I’m guilty of using it…I classify, too. I was reading a review of The Things a Brother Knows on One-Minute Book Reviews and I discovered that Joan Clark is trying to get things changed in North America…love it. Instead of using the “young adult” label in the UK they classify as “under 12″ and “over 12″. (That explains why The Book Thief was released in Australia for an “adult” audience, but somehow was advertises as a “young adult” novel in the US. Anyone know what the Australian equivalent of the NYT Bestseller list is?)
The whole YA classification didn’t even exist when I was a young adult (as a soon to be 28-year-old, I’m now ancient)…and what is a young adult? 18-25? 12-18? 12-25? 14-17? Stupid.
This is what The New York Times should do instead of trying to make James Patterson feel better by moving Harry Potter to a list of children’s books (yes, I know, the earlier books could be for “under 12″, but I question the appropriateness of the later books for that age group…more than anything it depends on reading level and parent and/or teacher involvement in a child’s reading…imo).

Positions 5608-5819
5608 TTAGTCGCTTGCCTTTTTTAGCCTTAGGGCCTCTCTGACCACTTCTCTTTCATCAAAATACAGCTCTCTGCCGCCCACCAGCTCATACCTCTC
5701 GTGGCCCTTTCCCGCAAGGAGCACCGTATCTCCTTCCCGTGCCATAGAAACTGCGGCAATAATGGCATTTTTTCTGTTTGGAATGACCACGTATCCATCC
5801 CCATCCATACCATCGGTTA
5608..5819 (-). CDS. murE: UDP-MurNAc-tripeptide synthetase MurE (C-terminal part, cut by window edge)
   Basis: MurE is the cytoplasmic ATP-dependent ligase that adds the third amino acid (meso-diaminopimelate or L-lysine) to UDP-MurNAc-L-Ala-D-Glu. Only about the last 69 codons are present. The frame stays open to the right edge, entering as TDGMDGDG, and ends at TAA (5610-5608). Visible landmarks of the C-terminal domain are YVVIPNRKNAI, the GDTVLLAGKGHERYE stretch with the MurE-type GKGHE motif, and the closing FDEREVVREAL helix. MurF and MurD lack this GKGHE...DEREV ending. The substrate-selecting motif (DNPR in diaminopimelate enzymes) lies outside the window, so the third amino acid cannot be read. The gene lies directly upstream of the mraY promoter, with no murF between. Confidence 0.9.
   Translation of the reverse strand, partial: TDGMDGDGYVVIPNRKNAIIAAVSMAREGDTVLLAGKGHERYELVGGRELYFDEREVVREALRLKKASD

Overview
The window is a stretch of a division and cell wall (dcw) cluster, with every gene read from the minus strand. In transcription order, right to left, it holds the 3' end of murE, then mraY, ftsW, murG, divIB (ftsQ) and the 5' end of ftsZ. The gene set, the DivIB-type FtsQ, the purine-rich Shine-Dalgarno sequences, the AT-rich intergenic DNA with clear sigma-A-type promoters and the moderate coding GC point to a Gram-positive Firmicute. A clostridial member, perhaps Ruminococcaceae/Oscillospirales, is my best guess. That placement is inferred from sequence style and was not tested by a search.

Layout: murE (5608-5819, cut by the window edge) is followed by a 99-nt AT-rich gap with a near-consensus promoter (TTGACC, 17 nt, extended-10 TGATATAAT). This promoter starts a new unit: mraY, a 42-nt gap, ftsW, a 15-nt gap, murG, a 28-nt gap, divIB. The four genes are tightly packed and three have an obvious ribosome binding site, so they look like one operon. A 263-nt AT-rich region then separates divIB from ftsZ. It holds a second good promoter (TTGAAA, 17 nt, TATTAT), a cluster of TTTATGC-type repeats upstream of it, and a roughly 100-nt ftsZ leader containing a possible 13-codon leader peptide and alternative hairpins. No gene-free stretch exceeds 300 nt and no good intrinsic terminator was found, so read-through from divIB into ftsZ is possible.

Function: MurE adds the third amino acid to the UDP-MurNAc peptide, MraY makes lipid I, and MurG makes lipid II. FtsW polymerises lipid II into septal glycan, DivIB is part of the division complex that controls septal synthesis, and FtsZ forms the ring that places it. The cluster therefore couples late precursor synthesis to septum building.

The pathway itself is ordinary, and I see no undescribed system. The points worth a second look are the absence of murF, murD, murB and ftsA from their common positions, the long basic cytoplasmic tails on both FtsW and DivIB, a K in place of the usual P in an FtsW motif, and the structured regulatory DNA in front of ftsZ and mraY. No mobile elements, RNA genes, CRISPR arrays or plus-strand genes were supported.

Of course, there are still some issues with the huge gap in maturity from a 6 year-old to a 12 year-old, but a lot of people seem to think that “Young Adults” can’t handle “Adult” works or vice versa. What’s our obsession with classifying anyway? I know, I’m a librarian –isn’t that what I do? no. — but I really think that it just depends on what you like. Young adults can like literary fiction just as much as some adults might hate it. Genre fiction doesn’t mean a book is bad, it just means that the author doesn’t have a ridiculously high opinion of themselves (no, not really, but…). There’s also my favorite “Adult books for Young Adults”…totally sounds dirty. And where’s the category of “Young Adult books for Adults”?
Thoughts? Know any other awesome authors I should follow on Twitter? (I also follow Neil Gaiman…he’s amazing.)